From duck-confit spring rolls ($9) and smoked-salmon carpaccio with whipped crème fraiche horseradish and wasabi crackers ($9), to a half-dozen freshly shucked oysters served with both traditional Champagne and Thai mignonette sauces, not to mention a Bloody Mary oyster shooter on the side, there isn’t an appetizer on the Butterfly menu that doesn’t hold great appeal. But if you really want to pull out all the stops, order the tuna poke tartar ($12). Small diced morsels of sushi-grade tuna are marinated in a sesame oil sauce (which turns the fish from bright burgundy to mud-colored) and served with a zippy wasabi blini, sieved eggs and a salmon-belly quenelle. It’s outrageously good.

Butterfly’s tea-smoked grilled quails'insert Cheney joke here'will bring tears to your eyes, beautifully presented with roasted beets, garlic-seared long beans, a soy-orange reduction sauce and fried goat cheese ($23). And even if it didn’t taste fantastic, I’d order the crispy fried whole fish ($32) again simply for the reaction it causes throughout the restaurant. It’s a challenge to describe, which is why customers throughout Butterfly were asking us and their servers, “What is that?” A whole flash-fried fish'in this case, Thai snapper'is shaped into a cylinder of sorts; the fish looks like it’s chasing its tail. In the center of the fish you discover homemade kim chee, pepper and sausage chow fun, and spicy black-bean sauce. And since the entire fish is scored into squares, it’s easy to eat right off the bone with chopsticks. The presentation of this dish is as remarkable as any I’ve ever seen. It’s almost merely a bonus that it’s also so delectable.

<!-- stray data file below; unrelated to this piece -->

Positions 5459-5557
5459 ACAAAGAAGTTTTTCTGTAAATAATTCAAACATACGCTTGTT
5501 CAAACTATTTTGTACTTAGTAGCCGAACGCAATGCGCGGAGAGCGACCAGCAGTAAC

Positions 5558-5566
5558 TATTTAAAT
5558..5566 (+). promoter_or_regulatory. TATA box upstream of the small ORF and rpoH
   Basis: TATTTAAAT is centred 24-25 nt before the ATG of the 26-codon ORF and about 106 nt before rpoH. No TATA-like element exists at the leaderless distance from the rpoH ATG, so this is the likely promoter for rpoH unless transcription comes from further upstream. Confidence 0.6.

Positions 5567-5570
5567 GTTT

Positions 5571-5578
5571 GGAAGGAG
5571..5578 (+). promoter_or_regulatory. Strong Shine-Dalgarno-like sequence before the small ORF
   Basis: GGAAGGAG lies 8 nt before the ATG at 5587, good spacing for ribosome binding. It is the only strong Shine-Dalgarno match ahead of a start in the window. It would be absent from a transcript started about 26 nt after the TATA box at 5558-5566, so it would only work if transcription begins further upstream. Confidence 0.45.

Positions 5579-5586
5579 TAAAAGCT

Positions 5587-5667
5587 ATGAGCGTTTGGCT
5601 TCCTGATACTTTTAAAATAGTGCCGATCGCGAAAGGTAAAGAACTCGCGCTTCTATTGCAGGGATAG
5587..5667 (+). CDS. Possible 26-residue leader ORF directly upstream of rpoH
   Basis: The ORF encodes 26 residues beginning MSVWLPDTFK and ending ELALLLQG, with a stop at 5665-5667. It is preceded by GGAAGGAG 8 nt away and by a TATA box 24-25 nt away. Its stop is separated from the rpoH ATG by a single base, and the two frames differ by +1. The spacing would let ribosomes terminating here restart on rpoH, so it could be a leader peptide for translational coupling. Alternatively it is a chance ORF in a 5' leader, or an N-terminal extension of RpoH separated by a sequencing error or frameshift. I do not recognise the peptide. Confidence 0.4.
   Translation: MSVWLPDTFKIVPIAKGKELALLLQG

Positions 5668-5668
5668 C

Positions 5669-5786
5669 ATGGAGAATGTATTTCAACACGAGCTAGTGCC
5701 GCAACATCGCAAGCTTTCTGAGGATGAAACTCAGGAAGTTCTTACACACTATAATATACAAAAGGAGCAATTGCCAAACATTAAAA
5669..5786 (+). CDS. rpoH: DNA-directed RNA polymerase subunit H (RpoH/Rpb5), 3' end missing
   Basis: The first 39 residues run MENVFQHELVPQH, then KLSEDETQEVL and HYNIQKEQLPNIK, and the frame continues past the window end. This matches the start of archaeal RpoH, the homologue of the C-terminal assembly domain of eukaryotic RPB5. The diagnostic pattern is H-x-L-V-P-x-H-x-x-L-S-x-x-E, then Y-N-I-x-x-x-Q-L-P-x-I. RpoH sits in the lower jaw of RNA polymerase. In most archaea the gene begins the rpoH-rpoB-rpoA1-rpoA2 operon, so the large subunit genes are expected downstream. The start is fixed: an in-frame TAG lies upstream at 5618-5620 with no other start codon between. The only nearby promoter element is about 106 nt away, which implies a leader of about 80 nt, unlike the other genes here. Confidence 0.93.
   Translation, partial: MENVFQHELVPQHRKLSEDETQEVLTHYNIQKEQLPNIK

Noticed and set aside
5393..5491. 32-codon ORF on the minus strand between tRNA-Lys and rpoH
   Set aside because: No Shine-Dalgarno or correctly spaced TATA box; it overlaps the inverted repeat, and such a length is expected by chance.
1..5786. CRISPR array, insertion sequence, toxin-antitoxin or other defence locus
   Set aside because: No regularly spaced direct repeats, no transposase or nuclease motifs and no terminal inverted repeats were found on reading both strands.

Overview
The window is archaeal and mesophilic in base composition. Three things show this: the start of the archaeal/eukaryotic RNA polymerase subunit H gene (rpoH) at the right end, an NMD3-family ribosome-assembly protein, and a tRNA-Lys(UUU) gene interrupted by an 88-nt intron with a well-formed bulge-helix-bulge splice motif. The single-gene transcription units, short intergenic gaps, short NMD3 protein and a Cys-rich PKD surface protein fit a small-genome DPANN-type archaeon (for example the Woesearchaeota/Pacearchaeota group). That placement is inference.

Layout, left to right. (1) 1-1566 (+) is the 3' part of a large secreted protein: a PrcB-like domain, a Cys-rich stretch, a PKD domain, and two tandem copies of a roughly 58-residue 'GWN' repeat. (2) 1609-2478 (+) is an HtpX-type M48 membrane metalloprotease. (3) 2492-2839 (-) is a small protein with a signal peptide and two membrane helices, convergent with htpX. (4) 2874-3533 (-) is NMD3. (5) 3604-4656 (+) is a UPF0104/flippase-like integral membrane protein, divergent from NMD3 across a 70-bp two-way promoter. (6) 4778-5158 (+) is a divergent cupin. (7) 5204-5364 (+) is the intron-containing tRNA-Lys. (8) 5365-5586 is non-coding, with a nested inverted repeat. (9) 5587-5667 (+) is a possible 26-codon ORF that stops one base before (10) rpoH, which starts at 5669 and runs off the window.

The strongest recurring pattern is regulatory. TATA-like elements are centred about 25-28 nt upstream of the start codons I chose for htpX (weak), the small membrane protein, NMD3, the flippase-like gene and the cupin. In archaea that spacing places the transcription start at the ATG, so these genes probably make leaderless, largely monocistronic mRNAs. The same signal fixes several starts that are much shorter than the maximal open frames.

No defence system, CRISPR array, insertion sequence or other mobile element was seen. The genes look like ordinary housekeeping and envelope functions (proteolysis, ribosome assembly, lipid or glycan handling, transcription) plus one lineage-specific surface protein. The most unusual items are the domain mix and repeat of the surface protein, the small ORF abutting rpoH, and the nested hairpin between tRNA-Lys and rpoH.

You’ll notice that Butterfly isn’t cheap. Things this good rarely are. But for a superbly trained and managed staff, exceptional service, second-to-none ambience and outstanding cuisine, Butterfly is the place to land.

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More by Ted Scheffler